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                              #64
                              Originally posted by Disco Child Ballads View Post
                              I've never seen Avatar. I've no great desire to see it either.
                              +1 (though it is saved on my Sky box should I feel the urge).

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                                #65
                                I'm full blown never seen Apocalypse Now or any of The Godfather films me.

                                If I feel the urge to watch a film, which is rare then I'm more into something that will cheer me up, Coen Brothers, 70's sitcom movies etc.

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                                  #66
                                  Gone With the Wind
                                  Avatar
                                  any Lord of the Rings films
                                  any Marvel films apart from Black Panther
                                  any Batman films apart from the 1989 one
                                  Grease

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                                    #67
                                    Citizen Kane is still the greatest piece of technical film-making and editing in history in my view but it's a little cold regarding empathy. Nobody in the film is likable. I know that seems like an odd objection but I like my art to have a soul and I feel CK is just a little too clever and heartless.

                                    Contrast with Casablanca, The Seventh Seal or Wings Of Desire, for example, where I feel the characters are brought closer to the viewer.
                                    Last edited by Satchmo Distel; 21-03-2019, 12:06.

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                                      #68
                                      Originally posted by Nocturnal Submission View Post

                                      +1 (though it is saved on my Sky box should I feel the urge).
                                      +2. Everyone said 'you have to see it on the big screen' and I just never bothered, then or since.

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                                        #69
                                        Originally posted by G-Man View Post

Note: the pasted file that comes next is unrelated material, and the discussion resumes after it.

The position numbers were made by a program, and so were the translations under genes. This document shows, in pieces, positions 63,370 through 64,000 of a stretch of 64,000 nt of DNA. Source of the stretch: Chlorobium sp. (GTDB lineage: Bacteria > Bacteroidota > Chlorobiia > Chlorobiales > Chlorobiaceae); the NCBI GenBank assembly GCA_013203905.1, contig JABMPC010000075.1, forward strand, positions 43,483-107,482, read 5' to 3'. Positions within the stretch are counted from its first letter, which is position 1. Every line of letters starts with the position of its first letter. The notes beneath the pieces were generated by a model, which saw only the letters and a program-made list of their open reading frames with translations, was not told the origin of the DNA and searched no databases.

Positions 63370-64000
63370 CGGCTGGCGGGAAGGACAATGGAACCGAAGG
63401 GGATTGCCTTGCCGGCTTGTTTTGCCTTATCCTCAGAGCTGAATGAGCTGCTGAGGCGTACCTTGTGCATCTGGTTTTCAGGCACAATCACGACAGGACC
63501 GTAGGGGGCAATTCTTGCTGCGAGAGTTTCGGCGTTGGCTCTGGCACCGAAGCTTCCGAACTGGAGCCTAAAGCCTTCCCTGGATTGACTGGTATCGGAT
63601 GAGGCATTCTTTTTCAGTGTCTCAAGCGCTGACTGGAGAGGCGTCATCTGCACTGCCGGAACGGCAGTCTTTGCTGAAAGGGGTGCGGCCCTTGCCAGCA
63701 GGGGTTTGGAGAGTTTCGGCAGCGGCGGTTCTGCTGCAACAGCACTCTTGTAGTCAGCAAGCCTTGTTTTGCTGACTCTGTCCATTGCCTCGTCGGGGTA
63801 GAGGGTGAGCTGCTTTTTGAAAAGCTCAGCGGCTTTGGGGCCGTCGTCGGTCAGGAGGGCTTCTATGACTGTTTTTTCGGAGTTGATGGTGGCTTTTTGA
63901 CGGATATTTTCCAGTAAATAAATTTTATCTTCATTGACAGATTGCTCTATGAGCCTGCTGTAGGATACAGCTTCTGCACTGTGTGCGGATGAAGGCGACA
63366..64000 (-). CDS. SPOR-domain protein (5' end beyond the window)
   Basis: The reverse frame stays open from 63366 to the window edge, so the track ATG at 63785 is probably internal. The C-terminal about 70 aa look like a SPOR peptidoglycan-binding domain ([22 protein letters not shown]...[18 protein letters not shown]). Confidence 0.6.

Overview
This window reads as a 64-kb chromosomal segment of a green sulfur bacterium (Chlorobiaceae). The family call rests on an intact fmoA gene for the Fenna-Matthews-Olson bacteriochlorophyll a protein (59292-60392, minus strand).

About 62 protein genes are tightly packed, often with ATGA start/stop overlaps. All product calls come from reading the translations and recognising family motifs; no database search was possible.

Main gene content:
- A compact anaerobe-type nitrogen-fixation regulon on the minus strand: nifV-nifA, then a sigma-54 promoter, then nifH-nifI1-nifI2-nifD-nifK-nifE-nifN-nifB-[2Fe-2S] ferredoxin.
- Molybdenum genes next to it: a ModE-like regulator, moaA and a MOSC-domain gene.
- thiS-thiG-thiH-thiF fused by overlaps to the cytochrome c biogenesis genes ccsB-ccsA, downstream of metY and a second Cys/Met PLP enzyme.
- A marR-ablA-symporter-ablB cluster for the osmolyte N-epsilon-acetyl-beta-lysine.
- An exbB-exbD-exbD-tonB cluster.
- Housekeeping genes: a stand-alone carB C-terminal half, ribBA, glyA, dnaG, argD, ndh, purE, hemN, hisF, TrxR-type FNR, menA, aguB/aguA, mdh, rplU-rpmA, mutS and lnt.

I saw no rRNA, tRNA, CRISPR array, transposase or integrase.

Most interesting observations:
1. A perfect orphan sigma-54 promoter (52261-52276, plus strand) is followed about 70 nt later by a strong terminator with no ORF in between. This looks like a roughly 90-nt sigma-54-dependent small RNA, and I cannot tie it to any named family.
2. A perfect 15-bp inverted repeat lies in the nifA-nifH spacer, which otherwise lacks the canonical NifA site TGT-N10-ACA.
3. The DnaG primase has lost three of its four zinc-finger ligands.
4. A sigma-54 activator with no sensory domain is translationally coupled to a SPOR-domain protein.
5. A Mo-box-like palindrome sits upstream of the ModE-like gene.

Anyway, easy winner for me on this thread: Star Wars. Never seen any of them, definitely never will.
                                        When you say 'definitely never will', why?

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                                          #70
                                          I think the problem is that the hard-core fans are expecting to feel the same way they did when they watched the originals when they were a kid and are blaming the filmmakers for failing to create that feeling rather than the more obvious fact that they're no longer seven years old.

                                          Hahahaha. If this was put on a click through screen before people made internet comments, there would have been so much more room on internet servers for cat videos and revenge porn. I didn't watch star wars until I was 18, and I agree with Reed's comment in its entirety. The new movies are a million miles ahead of the originals in virtually so many respects, except they don't have Alec Guinness, or a young harrison ford, who between them save that film.

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                                            #71
                                            Grease doesn't seem that strange, but my wife hasn't seen it either...which busts my kids up. My wife's school has even done the play, so she knows every word. And I think Glee did it, too.

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                                              #72
                                              Originally posted by WOM View Post

                                              When you say 'definitely never will', why?
                                              I have absolutely no interest whatsoever in science fiction. I can imagine no scenario where I would be so bereft of choices that I'd watch it in absence of anything else, and I'd not choose to pit it on. That's no judgment on any fan; the series must have merit, and it is so much part of pop culture that I get most references and can answer TV quiz questions on it. But it's just not my thing.

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                                                #73
                                                Same how I feel about LOTR...no shade on anyone that likes it, but good god, I have no interest in watching any of them.

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                                                  #74
                                                  Originally posted by G-Man View Post

                                                  I have absolutely no interest whatsoever in science fiction. I can imagine no scenario where I would be so bereft of choices that I'd watch it in absence of anything else, and I'd not choose to pit it on. That's no judgment on any fan; the series must have merit, and it is so much part of pop culture that I get most references and can answer TV quiz questions on it. But it's just not my thing.
                                                  And the curiosity to know 'what the hell this Star Wars thing is all about' isn't enough to override the sci-fi skepticism? Fascinating.

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                                                    #75
                                                    Of the recent (i.e. since the Millennium) superhero films I've seen a couple of the Batman ones and the first X-Men. But those were very underwhelming, and since then I've had no interest at all in the genre. Marvel can take a running jump for all I care. This means I've not seen many of the ones from that wikipedia top grossing list. In fact, of that top 50 I've seen 15, which are mostly either Star Wars or Lord of the Rings/Hobbit films.